Ozma of Oz

Page 12

"About eight o'clock," said Billina. "And everybody ought to be up by that time, I'm sure."

5. Dorothy Opens the Dinner Pail

"Now Tiktok," said Dorothy, "the first thing to be done is to find a way for us to escape from these rocks. The Wheelers are down below, you know, and threaten to kill us."

"There is no rea-son to be a-fraid of the Wheel-ers," said Tiktok, the words coming more slowly than before.

"Why not?" she asked.

"Be-cause they are ag-g-g--gr-gr-r-r-"

He gave a sort of gurgle and stopped short, waving his hands frantically until suddenly he became motionless, with one arm in the air and the other held stiffly before him with all the copper fingers of the hand spread out like a fan.

"Dear me!" said Dorothy, in a frightened tone. "What can the matter be?"

"He's run down, I suppose," said the hen, calmly. "You couldn't have wound him up very tight."

"I didn't know how much to wind him," replied the girl; "but I'll try to do better next time."

She ran around the copper man to take the key from the peg at the back of his neck, but it was not there.

"It's gone!" cried Dorothy, in dismay.

"What's gone?" asked Billina.

"The key."

"It probably fell off when he made that low bow to you," returned the hen. "Look around, and see if you cannot find it again."

Dorothy looked, and the hen helped her, and by and by the girl discovered the clock-key, which had fallen into a crack of the rock.

At once she wound up Tiktok's voice, taking care to give the key as many turns as it would go around. She found this quite a task, as you may imagine if you have ever tried to wind a clock, but the machine man's first words were to assure Dorothy that he would now run for at least twenty-four hours.

"You did not wind me much, at first," he calmly said, "and I told you that long sto-ry a-bout King Ev-ol-do; so it is no won-der that I ran down."

She next rewound the action clock-work, and then Billina advised her to carry the key to Tiktok in her pocket, so it would not get lost again.

"And now," said Dorothy, when all this was accomplished, "tell me what you were going to say about the Wheelers."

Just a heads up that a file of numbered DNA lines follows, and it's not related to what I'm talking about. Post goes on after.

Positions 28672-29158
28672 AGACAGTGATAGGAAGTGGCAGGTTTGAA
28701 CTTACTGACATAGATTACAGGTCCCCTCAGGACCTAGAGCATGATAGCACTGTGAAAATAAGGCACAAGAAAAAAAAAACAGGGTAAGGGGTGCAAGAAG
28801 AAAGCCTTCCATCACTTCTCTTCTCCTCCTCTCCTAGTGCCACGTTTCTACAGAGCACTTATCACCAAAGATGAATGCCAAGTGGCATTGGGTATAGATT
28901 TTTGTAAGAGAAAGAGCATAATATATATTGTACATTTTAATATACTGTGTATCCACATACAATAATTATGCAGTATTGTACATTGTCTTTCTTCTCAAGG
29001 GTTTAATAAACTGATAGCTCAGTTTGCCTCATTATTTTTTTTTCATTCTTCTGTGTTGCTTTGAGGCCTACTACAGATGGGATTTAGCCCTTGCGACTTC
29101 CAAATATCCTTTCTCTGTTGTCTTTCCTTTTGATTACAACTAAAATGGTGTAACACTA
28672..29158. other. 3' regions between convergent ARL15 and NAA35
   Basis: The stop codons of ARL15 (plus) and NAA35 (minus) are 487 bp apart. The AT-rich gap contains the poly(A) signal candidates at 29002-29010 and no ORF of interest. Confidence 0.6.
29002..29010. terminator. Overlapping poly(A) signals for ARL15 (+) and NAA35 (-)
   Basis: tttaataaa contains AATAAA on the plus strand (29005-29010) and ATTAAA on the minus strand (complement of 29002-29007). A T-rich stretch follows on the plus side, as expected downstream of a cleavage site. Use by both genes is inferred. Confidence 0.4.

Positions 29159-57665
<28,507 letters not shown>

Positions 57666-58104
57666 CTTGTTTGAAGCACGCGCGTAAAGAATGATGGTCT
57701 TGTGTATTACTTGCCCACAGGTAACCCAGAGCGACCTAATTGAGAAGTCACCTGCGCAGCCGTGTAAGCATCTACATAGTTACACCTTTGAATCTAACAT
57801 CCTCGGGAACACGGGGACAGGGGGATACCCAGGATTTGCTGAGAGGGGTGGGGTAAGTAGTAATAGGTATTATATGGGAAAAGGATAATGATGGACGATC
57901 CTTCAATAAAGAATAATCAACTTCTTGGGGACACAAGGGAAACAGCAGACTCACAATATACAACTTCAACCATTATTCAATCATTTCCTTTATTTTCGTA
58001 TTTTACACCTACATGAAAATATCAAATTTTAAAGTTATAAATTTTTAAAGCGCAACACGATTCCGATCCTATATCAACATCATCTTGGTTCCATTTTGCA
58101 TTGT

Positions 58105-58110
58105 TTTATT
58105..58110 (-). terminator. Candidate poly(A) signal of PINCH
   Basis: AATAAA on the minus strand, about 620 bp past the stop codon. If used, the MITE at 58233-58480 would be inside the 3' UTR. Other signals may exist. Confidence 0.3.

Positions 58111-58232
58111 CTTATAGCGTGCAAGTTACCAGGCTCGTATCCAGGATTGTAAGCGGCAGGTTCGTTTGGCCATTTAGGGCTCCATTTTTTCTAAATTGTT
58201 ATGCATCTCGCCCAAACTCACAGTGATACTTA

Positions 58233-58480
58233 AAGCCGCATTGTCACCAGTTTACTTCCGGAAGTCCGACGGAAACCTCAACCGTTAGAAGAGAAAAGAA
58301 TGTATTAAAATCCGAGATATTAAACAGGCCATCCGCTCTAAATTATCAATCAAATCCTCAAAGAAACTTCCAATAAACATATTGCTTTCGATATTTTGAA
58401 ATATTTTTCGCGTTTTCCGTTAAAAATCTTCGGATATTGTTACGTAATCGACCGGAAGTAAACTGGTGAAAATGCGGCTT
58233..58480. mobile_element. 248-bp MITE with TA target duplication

"Why, they are noth-ing to be fright-en'd at," said the machine. "They try to make folks be-lieve that they are ver-y ter-ri-ble, but as a mat-ter of fact the Wheel-ers are harm-less e-nough to an-y one that dares to fight them. They might try to hurt a lit-tle girl like you, per-haps, be-cause they are ver-y mis-chiev-ous. But if I had a club they would run a-way as soon as they saw me."

"Haven't you a club?" asked Dorothy.

"No," said Tiktok.

"And you won't find such a thing among these rocks, either," declared the yellow hen.

"Then what shall we do?" asked the girl.

"Wind up my think-works tight-ly, and I will try to think of some oth-er plan," said Tiktok.

So Dorothy rewound his thought machinery, and while he was thinking she decided to eat her dinner. Billina was already pecking away at the cracks in the rocks, to find something to eat, so Dorothy sat down and opened her tin dinner-pail.

In the cover she found a small tank that was full of very nice lemonade. It was covered by a cup, which might also, when removed, be used to drink the lemonade from. Within the pail were three slices of turkey, two slices of cold tongue, some lobster salad, four slices of bread and butter, a small custard pie, an orange and nine large strawberries, and some nuts and raisins. Singularly enough, the nuts in this dinner-pail grew already cracked, so that Dorothy had no trouble in picking out their meats to eat.

She spread the feast upon the rock beside her and began her dinner, first offering some of it to Tiktok, who declined because, as he said, he was merely a machine. Afterward she offered to share with Billina, but the hen murmured something about "dead things" and said she preferred her bugs and ants.

"Do the lunch-box trees and the dinner-pail trees belong to the Wheelers?" the child asked Tiktok, while engaged in eating her meal.

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